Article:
IF YOUR TIME IS SHORT
- The Democratic bill has $410 billion in stimulus checks and $360 billion in aid to state and local governments.
- Expanded unemployment benefits cost $242 billion.
- School spending is nearly $170 billion spread out over 10 years.
There are a few big chunks of money in the American Rescue Plan Act that have generated a lot of news coverage and are pretty well known. In response to a reader’s request, we present the whopping $1.86 trillion spending plan in pie chart form.
There are the $1,400 checks (or more likely deposits) to many citizens or permanent legal residents and their dependents. That comes to about $410 billion.
Aid to state, local, territorial and tribal governments costs about $360 billion.
The bill boosts and extends unemployment benefits. Add another $242 billion.
Over the next 10 years, the law spends nearly $170 billion on education. That includes $129 billion for K-12 schools — both public and private — and about $40 billion for higher education.
The money for vaccines and corralling the coronavirus became a political talking point. Democrats touted the $20-25 billion they included for vaccine supplies and research. Republicans argued that the bill spent less than 10% of its total cost on COVID-19.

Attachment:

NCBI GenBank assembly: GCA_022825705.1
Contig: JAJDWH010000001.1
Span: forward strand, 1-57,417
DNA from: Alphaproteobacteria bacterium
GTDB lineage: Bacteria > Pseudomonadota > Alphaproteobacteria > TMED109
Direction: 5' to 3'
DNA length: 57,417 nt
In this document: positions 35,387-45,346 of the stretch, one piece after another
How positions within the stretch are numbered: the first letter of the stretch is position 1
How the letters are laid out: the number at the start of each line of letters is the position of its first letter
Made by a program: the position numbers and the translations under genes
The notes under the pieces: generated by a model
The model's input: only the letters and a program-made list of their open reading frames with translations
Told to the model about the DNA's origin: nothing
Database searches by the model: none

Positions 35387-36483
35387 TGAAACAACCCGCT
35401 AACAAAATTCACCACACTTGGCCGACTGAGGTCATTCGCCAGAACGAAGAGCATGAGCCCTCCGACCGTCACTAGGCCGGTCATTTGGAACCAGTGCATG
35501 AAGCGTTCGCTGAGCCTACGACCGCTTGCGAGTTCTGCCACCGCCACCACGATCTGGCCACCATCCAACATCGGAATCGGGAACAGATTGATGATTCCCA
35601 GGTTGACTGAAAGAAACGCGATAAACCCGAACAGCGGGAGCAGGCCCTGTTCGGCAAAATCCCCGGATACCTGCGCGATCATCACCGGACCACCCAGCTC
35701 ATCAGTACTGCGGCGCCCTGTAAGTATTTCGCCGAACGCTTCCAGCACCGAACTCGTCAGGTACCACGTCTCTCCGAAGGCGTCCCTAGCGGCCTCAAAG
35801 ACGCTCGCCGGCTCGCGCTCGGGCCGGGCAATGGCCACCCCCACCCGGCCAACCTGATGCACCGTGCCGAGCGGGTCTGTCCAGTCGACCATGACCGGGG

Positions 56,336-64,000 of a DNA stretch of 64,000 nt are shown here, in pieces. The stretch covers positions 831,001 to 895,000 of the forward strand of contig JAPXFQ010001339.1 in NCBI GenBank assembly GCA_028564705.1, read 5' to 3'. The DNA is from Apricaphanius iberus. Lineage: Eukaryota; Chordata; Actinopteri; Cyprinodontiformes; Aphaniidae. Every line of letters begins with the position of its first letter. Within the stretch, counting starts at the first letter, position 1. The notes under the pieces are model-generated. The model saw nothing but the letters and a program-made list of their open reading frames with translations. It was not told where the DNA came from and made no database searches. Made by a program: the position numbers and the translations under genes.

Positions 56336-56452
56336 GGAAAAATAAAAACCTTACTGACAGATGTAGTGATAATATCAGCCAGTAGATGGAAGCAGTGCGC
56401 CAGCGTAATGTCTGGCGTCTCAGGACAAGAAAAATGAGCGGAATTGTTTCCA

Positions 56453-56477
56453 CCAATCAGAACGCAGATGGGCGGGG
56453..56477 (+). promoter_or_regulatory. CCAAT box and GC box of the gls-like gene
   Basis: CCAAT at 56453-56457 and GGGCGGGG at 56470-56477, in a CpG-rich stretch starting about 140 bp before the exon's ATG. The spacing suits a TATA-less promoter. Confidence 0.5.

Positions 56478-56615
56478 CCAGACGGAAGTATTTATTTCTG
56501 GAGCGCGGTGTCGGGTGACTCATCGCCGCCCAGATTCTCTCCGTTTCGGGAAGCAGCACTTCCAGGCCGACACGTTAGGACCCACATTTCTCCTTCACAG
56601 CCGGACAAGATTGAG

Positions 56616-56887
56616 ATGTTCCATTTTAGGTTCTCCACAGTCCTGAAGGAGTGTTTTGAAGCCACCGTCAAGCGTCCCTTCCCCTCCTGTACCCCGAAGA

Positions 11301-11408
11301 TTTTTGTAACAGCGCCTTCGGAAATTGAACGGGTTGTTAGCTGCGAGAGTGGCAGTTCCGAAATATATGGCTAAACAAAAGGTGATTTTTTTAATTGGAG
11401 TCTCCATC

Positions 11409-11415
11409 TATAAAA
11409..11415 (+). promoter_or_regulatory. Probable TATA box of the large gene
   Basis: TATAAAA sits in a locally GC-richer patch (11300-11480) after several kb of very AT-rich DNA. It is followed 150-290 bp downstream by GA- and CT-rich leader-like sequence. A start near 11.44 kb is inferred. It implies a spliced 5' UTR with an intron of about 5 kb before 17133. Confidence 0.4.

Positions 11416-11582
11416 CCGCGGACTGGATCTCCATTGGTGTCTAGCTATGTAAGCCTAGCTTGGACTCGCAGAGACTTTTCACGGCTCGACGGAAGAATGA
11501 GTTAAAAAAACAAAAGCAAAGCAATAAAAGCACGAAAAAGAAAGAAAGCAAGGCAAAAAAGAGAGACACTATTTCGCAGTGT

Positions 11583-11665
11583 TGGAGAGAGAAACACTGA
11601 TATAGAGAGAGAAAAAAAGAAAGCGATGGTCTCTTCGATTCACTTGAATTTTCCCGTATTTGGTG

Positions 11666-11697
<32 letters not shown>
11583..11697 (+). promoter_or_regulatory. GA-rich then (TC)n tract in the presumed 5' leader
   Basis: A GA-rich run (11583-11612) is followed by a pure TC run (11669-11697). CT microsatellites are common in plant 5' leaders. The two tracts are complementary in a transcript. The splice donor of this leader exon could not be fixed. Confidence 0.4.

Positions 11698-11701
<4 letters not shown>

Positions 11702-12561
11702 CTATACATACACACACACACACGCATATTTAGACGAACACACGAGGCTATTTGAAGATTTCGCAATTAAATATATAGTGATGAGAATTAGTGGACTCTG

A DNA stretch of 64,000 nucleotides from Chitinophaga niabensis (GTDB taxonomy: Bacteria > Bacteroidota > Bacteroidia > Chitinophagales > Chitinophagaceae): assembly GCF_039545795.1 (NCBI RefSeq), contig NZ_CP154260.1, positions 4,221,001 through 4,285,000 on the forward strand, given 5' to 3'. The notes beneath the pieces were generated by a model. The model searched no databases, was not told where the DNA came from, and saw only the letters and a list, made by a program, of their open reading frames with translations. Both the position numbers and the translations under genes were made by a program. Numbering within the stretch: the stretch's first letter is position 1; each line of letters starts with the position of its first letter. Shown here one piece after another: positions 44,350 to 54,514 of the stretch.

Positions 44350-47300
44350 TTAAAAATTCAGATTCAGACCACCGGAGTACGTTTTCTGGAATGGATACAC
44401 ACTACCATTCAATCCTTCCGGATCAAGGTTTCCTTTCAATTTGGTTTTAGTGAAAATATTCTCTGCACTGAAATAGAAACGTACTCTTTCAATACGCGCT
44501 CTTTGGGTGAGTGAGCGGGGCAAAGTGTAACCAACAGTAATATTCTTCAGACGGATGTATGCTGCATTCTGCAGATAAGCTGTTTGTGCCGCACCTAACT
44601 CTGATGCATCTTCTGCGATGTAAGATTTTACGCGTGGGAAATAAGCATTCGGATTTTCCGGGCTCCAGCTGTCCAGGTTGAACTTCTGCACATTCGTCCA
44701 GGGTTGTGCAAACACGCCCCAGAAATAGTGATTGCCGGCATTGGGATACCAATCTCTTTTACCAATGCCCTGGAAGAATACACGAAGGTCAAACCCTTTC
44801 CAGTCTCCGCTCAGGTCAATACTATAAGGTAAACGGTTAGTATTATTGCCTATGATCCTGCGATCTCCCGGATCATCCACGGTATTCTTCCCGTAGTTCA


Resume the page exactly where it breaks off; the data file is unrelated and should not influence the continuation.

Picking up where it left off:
People will parse the numbers in different ways. Some only count money spent directly on vaccine production. Some look more broadly at the economic damage wrought by the virus. We looked for money that went towards health care, whether that meant improving treatment on tribal lands, adding health care workers at clinics, or anything that reduced the health impacts of the pandemic.
We put the bill’s total public health spending at $143 billion.
Within that, the single biggest line item is $47.8 billion for mitigating the disease, a broad description that includes testing and surveillance. There is also $15 billion for COVID-related health care for veterans, $7.6 billion to help community health centers distribute vaccines, and about the same amount to the Centers for Disease Control and Prevention for roughly the same purpose.
The chart above lays out how the money breaks down.
All of the amounts so far come to $1.3 trillion over 10 years. The bill’s total cost is $1.86 trillion, which leaves about $500 billion dollars to flesh out.
The law has over $40 billion for child care. Money to keep people in their homes and to house the homeless comes to about $44 billion. There is $10 billion to put food on people’s tables. The expected cost of temporarily boosting the child tax credit is $109 billion.
In our chart, we fold all of that, plus subsidies for pensions and health insurance premiums, into the category of support for families. Our total is $352 billion.
Our last distinct category is transportation. Under that umbrella, we put $30 billion for mass transit, $15 billion for the airline industry, $8 billion for airports, and other related activities. That came to $58 billion.
The catch-all bucket of other spending includes items such as $66 billion for businesses, $50 billion for disaster relief at the Federal Emergency Management Agency, and $7 billion to expand broadband internet.